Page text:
"Absolutely Mental" picks up where last month's cliffhanger left off.  The mysterious villains--whoever they are--have planted a neuro-chemical drug in Black Canary, turning Dinah into a walking bomb.  The voice of the bad guy leader--whoever he is--taunts Dinah telepathically and begins to recite the nursery rhyme that will trigger the bomb, killing Dinah, her partners, and everyone else on the train.

Dinah makes her way to a door and prepares to throw herself from the train.  She knows she'll die.  She is ready for it, and begins to sacrifice herself to save hundreds of innocent lives.  But as she's falling to her death…

Dinah regains consciousness in the office of Dr. Trevor Cahill, the scientist that Dinah and Starling consulted in issue #2 to learn about the biological bombs the bad guys were developing.  He has created a way to neutralize the drug so Dinah's head won't explode.  Starling makes Dinah flirt with Cahill, which is… awkward.

Leaving Cahill's office, Starling recounts what happened on the train after she clocked Dinah.

Katanna rescued Poison Ivy, leaving her free to stop the train with her…vine tentacles…?  What the $#@% is Poison Ivy now?  She's supposed to be sexy and mesmerizing; she's not the bride of Cthulhu!

Three-quarters of the way into the fourth issue, we're finally given some much-needed information like the name of the antagonists.  The sort-of invisible guys are called Cleaners, and they work for someone named Choke.

Dinah leads her team to the building where they hope to catch Choke, and to give them some added muscle and a sales boost, Batgirl joins them.  Each of the five women uses different route to access the Cleaners' lair, though they all end up arriving in the exact same room, so I'm not sure what the point of that was.

Dinah's boyfriend at Wayne Enterprises?  Who?  Cahill?  Did they ever say he worked at Wayne Enterprises?  Also, he's a "neurochemical researcher": what's he supposed to know about lasers and holographic invisible suits.

Anyway, the light reveals that the room is full of Cleaners surrounding the Birds.  Except the Cleaners all have their backs to them.  Are the suits empty?  Do they not know the ladies are there?  Either of those scenarios take the tension out of this situation.  Then the voice of Choke (I think) addresses the group.  I thought he could speak telepathically to Dinah last issue because she was drugged, but the  other Birds haven't been, and it looks like they can hear him.  So I don't know how he's talking to them.  And then… something happens.

The Characters

This issue establishes Batgirl as one of the regular members of the Birds of Prey.  She's listed second in the paragraph blurb on the title page.  Of course, she doesn't do anything in this issue except create more confusion for me and readers who were paying attention in issue #1.  Back then, Dinah and Barbara Gordon didn't look to have the closest relationship.  Babs acted cautious and guarded with Dinah, questioning her actions and criticizing her choice of friends.  And it was clear that Babs wanted no part in Dinah's "team".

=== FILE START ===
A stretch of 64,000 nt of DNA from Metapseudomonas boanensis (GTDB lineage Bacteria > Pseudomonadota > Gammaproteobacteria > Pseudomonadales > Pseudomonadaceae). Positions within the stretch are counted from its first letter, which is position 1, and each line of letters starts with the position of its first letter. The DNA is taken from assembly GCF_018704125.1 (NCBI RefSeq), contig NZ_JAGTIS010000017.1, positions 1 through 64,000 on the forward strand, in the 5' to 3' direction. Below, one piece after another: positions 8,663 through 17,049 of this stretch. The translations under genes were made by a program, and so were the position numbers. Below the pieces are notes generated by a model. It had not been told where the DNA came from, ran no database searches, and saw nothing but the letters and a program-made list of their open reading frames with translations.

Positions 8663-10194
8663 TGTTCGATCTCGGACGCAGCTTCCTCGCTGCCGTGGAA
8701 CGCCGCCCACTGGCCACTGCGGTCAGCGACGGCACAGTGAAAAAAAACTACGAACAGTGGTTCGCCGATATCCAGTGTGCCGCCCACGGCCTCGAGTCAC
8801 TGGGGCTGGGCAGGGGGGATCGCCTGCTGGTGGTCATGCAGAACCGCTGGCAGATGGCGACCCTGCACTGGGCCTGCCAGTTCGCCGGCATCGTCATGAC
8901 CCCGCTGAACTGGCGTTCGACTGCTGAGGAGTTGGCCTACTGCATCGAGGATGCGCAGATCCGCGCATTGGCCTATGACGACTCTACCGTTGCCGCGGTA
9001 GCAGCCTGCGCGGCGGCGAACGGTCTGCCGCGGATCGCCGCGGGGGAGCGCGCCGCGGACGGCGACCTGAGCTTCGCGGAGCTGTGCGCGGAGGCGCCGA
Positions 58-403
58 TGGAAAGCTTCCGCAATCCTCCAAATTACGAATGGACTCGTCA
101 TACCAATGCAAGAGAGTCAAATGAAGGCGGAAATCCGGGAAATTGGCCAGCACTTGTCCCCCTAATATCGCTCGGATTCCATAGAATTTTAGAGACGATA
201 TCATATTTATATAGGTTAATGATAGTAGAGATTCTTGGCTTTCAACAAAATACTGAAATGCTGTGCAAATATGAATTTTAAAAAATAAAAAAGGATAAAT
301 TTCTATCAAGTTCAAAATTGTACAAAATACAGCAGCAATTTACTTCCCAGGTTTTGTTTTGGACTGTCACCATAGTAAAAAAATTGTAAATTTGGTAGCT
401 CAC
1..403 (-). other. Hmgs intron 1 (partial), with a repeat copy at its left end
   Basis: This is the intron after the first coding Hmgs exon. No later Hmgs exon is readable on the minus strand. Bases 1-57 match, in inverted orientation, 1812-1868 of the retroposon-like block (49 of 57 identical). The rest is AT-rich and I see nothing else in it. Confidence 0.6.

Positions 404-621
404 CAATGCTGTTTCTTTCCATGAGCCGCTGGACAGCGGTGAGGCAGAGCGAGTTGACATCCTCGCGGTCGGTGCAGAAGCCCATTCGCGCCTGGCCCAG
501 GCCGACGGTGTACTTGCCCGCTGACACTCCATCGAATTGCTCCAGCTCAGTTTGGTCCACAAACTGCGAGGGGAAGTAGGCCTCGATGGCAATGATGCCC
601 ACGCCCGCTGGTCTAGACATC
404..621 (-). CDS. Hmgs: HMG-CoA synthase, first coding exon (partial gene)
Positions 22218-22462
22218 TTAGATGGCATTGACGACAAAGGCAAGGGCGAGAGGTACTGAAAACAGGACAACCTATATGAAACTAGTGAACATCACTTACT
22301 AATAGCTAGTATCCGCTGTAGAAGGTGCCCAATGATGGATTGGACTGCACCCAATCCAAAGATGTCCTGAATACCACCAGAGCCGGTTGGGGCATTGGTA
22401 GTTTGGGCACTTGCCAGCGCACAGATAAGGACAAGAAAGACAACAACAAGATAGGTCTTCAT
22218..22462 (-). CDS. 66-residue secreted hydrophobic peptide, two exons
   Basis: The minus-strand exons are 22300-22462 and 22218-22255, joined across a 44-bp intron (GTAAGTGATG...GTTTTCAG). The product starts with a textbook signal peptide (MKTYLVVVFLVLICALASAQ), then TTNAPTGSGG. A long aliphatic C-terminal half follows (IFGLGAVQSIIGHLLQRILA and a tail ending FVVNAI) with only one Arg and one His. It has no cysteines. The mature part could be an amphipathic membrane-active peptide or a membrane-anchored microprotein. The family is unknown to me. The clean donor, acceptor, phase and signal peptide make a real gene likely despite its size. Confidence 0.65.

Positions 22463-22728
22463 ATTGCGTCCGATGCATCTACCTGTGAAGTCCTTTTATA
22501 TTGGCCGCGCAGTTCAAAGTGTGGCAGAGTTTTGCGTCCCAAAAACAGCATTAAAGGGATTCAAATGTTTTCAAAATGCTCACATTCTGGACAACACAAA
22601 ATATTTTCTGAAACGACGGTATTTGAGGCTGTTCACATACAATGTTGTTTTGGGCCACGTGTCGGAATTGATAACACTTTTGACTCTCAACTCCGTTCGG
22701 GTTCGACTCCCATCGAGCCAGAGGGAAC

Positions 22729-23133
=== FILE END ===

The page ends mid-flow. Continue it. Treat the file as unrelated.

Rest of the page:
So here she is.

Okay, I'm a Black Canary fan, but there is no question that the best part of pre-New 52 Birds of Prey was always Barbara Gordon as Oracle.  She was the heart and soul of the book.  She was the book; no matter how many other women ever joined the team, they were surrogates for her immobilized legs.  Oracle was unlike anything else in comics, and Barbara Gordon as Batgirl is not the same animal.

I get DC's reasoning for bringing Bat-Babs back in the New-52.  They want to scuttle the legacy nature of their superhero history and reset the characters back to their most iconic versions.  I get that.  I agree with it, actually.  I want Barry Allen to be the Flash.  I want Hal Jordan to be Green Lantern.  I want Ted Kord to be Blue Beetle--oh, wait…  Anyway, I want Barbara Gordon to be Batgirl.  She's the only one who can and should wear the Batgirl costume.

Also, Oracle filled a specific temporal/cultural niche in the late '90s/2000s.  The master hacker/info broker of cyberspace was a novel idea then.  But the fact is, technology has changed, and the giant bank of computers surrounding Babs is no longer innovative; it's impractical.  All of the information that Oracle could get for her agents, a clever teenager could get on her smartphone.  She also became a crutch to Batman, taking all of the legwork out of his detective work.  It does make sense for Cyborg to be the new Oracle of the DC Universe, and I'm fine with that.

The problem is, without Babs in the wheelchair whispering in Dinah's ear, there is no Birds of Prey.

I've said before the biggest problem with this version of Birds of Prey is that the book has no identity, no purpose.  Oracle was that identity, was that purpose.  So will the inclusion of Batgirl on this team fix that problem?  I'll answer that question in future reviews.

But the answer is no.


This issue sucked for a couple of reasons.  First, I can accept that storytelling does not have to be linear and you can do a lot of creative things with flashbacks.  However, if you put your characters in a tense, life-or-death situation, and then show that the situation gets resolved adequately (such as Dinah waking up in Cahill's office, underscoring that everyone survived), then when you flashback to the situation to reveal how it got resolved, well, you deflate all of the built-up tension.

There are also parts of the story that just don't make sense visually.  When the Birds discover they are in a room full of Cleaners who were invisible, well, there's no sense of danger or threat when the Cleaners are all standing rigidly side-to-side facing the other #@$%ing direction!

There's a scene on the train when the Cleaner uses his camouflage suit to attack Starling.

Did the Cleaners finally pull off a successful sneak-attack using their bafflingly useful chameleonic suits or is Starling just an idiot?  The art on this page makes that a little confusing.

And that's another problem.  This issue makes me question Jesus Saiz.  I have praised him in the past.  I'm a fan of his, but this issue does not make visual sense.  I'm not sure if the problem was in the script or how Saiz interpreted the script.  I don't know if there was editorial interference or last minute changes, but it just doesn't work.

Grade:  F